As for that laughing and crying. Plenty of movies generate either tears, or tears of laughter. Few—and in this reviewer’s experience, no others—can generate both. I suppose it helps to be a dog owner, and to understand how true it is when a dog—thanks to his master’s invention of a speaking collar—says something like: “I was hiding under your porch because I love you” (the last two words drawn out in utmost sincerity). But even a dog-avoider will laugh at the wonderful mix of pomposity and shame, goofiness and rote obedience that Up’s large pack of speaking dogs demonstrates.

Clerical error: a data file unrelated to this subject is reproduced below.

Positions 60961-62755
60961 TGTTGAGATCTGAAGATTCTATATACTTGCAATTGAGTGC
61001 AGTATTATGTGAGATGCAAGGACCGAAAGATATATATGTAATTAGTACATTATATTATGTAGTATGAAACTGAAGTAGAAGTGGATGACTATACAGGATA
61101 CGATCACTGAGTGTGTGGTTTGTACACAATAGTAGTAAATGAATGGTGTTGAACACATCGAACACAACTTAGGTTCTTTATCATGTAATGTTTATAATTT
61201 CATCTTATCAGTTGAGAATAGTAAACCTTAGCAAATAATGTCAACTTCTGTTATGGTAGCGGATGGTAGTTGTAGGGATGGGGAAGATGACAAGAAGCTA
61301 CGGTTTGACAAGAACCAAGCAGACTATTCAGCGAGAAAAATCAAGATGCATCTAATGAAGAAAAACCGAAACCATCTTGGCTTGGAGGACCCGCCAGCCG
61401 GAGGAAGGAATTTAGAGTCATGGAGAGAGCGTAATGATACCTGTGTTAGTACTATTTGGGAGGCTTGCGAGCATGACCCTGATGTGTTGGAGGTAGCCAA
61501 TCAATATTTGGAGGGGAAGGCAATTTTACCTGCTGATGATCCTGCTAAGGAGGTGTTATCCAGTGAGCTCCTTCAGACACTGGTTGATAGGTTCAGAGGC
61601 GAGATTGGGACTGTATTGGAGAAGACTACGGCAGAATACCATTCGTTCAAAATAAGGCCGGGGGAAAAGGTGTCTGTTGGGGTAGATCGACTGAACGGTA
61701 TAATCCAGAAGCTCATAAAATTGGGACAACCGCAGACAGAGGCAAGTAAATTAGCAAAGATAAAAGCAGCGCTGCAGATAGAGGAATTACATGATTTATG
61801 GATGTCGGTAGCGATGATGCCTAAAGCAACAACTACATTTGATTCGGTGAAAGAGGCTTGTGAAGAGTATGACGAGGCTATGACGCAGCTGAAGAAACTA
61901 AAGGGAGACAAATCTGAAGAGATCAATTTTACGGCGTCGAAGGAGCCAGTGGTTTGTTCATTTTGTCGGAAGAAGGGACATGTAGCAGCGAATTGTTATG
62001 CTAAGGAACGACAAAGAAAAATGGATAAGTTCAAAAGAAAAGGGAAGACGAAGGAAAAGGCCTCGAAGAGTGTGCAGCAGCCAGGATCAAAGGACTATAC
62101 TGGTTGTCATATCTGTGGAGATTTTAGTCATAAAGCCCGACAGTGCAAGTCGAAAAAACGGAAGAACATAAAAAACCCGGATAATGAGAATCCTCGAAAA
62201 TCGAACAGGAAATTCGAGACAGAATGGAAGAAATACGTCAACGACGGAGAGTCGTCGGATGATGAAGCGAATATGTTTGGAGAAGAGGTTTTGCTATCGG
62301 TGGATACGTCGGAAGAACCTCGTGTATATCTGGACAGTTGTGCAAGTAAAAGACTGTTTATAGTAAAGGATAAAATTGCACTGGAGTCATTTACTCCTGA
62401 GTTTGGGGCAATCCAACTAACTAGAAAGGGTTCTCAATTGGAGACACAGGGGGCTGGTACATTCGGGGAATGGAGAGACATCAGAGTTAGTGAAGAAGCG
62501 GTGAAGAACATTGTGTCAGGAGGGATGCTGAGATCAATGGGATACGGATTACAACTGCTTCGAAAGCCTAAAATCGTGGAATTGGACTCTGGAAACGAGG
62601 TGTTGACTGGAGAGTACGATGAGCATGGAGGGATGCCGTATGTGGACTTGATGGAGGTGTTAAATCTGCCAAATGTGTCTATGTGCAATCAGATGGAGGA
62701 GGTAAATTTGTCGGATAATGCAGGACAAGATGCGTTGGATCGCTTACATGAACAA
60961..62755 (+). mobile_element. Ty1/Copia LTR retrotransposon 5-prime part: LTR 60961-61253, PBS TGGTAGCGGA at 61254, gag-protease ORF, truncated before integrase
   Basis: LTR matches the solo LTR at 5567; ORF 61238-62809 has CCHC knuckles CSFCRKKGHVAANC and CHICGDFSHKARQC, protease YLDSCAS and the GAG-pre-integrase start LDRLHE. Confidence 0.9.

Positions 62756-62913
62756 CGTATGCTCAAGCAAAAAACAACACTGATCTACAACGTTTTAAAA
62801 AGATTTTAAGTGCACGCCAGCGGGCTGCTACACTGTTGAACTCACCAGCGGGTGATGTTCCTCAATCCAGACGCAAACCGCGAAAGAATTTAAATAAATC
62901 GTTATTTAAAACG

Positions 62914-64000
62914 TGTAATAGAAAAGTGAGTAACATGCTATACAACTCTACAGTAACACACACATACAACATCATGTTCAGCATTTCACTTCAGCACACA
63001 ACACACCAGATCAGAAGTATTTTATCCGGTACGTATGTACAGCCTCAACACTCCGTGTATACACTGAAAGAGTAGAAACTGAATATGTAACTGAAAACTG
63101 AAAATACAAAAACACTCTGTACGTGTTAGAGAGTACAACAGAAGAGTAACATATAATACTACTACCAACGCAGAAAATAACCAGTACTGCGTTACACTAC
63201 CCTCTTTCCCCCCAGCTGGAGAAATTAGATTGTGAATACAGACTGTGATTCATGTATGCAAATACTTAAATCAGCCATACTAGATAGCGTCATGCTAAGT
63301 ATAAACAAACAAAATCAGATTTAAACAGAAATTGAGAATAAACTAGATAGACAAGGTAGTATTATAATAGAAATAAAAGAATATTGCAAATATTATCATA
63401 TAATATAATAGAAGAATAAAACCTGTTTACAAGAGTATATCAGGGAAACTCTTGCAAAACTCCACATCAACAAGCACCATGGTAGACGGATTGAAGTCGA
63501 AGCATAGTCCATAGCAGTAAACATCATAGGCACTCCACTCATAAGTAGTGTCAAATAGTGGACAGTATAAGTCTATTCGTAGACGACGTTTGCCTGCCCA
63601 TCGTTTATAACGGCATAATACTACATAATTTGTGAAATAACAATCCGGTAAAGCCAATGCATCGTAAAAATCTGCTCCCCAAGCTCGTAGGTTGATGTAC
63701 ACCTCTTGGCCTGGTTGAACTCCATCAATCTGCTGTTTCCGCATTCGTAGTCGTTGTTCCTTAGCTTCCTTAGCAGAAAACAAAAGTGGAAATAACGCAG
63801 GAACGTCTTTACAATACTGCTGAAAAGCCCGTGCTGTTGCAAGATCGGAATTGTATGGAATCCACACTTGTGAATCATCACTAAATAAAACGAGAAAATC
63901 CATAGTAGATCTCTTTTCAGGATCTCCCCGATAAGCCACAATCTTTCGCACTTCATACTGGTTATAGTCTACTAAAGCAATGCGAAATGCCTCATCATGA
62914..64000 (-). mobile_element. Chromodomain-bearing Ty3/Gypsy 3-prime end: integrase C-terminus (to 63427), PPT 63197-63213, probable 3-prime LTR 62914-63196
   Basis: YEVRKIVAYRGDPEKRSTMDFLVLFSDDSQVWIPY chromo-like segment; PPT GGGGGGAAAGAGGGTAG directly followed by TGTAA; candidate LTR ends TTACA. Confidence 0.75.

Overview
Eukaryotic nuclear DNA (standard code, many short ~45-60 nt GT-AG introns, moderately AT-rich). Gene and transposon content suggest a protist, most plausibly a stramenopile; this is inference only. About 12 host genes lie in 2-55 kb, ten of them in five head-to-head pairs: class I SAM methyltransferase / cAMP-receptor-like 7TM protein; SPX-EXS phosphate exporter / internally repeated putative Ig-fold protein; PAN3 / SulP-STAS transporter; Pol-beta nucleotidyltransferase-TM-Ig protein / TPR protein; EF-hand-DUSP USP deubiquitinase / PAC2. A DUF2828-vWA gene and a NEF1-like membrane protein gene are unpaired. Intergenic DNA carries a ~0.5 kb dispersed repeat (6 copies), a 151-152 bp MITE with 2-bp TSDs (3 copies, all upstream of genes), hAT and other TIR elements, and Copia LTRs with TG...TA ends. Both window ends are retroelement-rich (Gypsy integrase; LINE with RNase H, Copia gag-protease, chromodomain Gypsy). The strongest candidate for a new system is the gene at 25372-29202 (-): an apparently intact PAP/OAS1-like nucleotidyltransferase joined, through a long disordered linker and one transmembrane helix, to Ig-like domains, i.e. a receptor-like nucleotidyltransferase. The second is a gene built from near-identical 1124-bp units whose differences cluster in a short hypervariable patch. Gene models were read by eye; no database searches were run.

And it’s not just the dogs that are funny in Up. There is that exotic bird, and the wilderness explorer voiced by Jordan Nagai, and perhaps most of all, the clever visual language of Pixar’s animators, who constantly delight and surprise us with the ingenuity of their images. (Poker-playing dogs find their movie home here in a brief flourish.)

The tears. They need no further explaining than a reminder of what the film is about: loneliness and loyalty. An old man desperate to fulfill his and his beloved’s lifelong dream. A little boy eager to Assist Someone, and to fill the hole in his sash full of badges. A bird determined to protect her babies. A dog eager to be loved. Have I said enough? When you go, bring tissues.